|Genre||Memoir (219 pp.)|
|Keywords||Abandonment, Abortion, Adolescence, Catastrophe, Children, Communication, Empathy, Family Relationships, Individuality, Institutionalization, Loneliness, Memory, Mother-Daughter Relationship, Narrative as Method, Nature, Parenthood, Rebellion, Sexuality, Society, Suffering, Suicide, Trauma, Women's Health|
Subtitled, A Memoir of an Alaskan Childhood, this spare, compelling work recalls young Julia's difficult and unusual life in a splintered family living "at the edge of the world." When Julia was born in 1929 the family had just moved to Seattle and entered an economic crisis--"somehow, my father had been bilked out of their money." (17) The marriage went downhill as poverty and the father's serious illness compounded an underlying conjugal incompatibility.
Julia was only seven years old when she and her older sister Lillian found their father dead--a suicide. "Nothing is said about how my father died, or even, in fact, that he is dead." (8) Not long thereafter Julia's mother, Rose, without any explanation or advance warning, left the girls at the Pacific Hebrew Orphan Asylum; there they remained for two years. Rose went to Nome, Alaska to try to find work. "Meanwhile, I strive to be a model orphan. I do all my chores . . . I'm quiet, do well in school, am extremely polite. And most of the time, I'm afraid." (33)
There follows another stay in a different orphanage. Here "I never hear my name . . . No one ever touches me. And, in my memory of that time, that place, I am always alone." (72) Finally, they join their mother again in a remote mining outpost of Alaska where Rose operates a roadhouse. Moving with the seasons back and forth between the outpost and the city of Nome, Julia's life takes on a semblance of normalcy. The environment is strange but interesting, the men who frequent the roadhouse are rough but friendly--there is a sense of camaraderie.
As Julia reaches puberty she becomes subliminally aware of a relationship between her mother and the owner of the Nome liquor store, Cappy. Cappy is married--his family is back in Seattle. There is never any open display of affection between Cappy and Rose, but he eats his meals with them and is almost a surrogate father to Julia and her sister. Suddenly Rose decides to move the family to Fairbanks. Here there is a "secret scenario" that Julia only pieces together many years later. As the events unfold in Fairbanks, Julia knows only that her mother is "distracted, not there." And that a man "carrying a small black satchel" comes to the house and leaves her mother moaning in bed.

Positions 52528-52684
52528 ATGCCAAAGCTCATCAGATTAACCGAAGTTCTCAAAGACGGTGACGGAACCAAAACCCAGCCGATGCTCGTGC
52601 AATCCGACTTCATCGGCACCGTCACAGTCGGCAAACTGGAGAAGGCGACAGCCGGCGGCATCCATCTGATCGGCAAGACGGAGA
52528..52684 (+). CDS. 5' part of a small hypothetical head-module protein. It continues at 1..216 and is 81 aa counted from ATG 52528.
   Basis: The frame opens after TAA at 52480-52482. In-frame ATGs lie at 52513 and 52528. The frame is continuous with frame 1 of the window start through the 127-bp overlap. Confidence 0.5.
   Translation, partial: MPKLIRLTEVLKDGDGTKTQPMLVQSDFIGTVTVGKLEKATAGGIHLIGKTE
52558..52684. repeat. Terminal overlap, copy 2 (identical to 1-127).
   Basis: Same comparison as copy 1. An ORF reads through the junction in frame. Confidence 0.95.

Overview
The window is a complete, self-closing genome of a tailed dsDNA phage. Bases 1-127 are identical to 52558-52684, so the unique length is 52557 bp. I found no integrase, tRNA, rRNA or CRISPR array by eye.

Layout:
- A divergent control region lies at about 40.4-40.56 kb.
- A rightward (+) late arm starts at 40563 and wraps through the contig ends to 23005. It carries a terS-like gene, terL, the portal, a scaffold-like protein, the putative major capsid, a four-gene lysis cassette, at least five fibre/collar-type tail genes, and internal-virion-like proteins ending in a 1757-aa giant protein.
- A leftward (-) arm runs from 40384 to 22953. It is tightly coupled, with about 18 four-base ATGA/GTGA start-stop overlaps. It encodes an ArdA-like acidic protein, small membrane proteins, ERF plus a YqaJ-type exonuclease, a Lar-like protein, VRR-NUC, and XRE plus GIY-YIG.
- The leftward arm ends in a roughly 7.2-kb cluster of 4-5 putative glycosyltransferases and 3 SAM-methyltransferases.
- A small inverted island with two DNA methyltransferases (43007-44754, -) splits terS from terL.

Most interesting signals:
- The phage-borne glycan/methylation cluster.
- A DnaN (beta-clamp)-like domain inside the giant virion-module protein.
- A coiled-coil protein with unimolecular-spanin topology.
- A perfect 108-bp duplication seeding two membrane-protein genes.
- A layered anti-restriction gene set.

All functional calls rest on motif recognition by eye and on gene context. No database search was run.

Once more, Rose leaves her now teenaged children behind as she returns to Nome. It is wartime and Lillian and Julia find jobs at the military base in Fairbanks. As suddenly as they came to Fairbanks, they are summoned back to Nome--no questions asked, no explanations given. Cappy's son is missing in action. Once again, Julia cannot understand the silence, the absence of grief displayed--"Isn't anybody sad? Isn't anybody upset?" (181) Rose's relationship with Cappy quietly ends.
As Julia finishes high school she fantasizes about leaving Nome, going to college, becoming a journalist--fantasies inspired by Rosalind Russell's role in the film, His Girl Friday, and by Sinclair Lewis's critique of small town life in the novel, Main Street. "I begin to discern, vaguely, tentatively, that somewhere there exists a world where the accepted language is the one that Sinclair Lewis speaks--a language of ideas and, even, of feelings." (212) Indeed, as the book jacket notes, the author graduated from Stanford and became a magazine editor; she lives in Manhattan.
Scully's memoir is poetic, absorbing, and instructive. In addition to chronicling alternating abandonment and care, life in a harsh and unusual natural environment, and coming of age, the memoir explores the impact of silence and suppression of emotion, and the importance of memory in validating experience. For Scully it is the articulation of memories in the creation of a narrative that allows a life story and its accompanying feelings to be certified as having some sort of reality. Julia's sister, Lillian, "has no memories of her childhood at all. And so I realize I was alone." (204)
Told from a child's perspective, in the present tense, the book is extremely effective in conveying a child's vague, confused perception of "grown-up" goings-on. In addition, Scully portrays well the almost complete inability of a child to imagine the emotional life of a parent. In exploring her memories Scully reconstitutes not only her own childhood, but also her mother's life during that period. Realizing many years later that the events in Fairbanks represented a crisis for Rose--she was pregnant and was forced to obtain an abortion--the author can gain some understanding of her mother's state of mind as well as an explanation for her own confusion at the time.
Outside Passage would be a useful work for studies of childhood trauma, family relationships, gender roles, and female sexuality. In addition it provides an interesting description of life on the Alaskan frontier during the Depression and World War II.
|Place Published||New York|
|Annotated by||Aull, Felice|
|Date of Entry||08/17/98|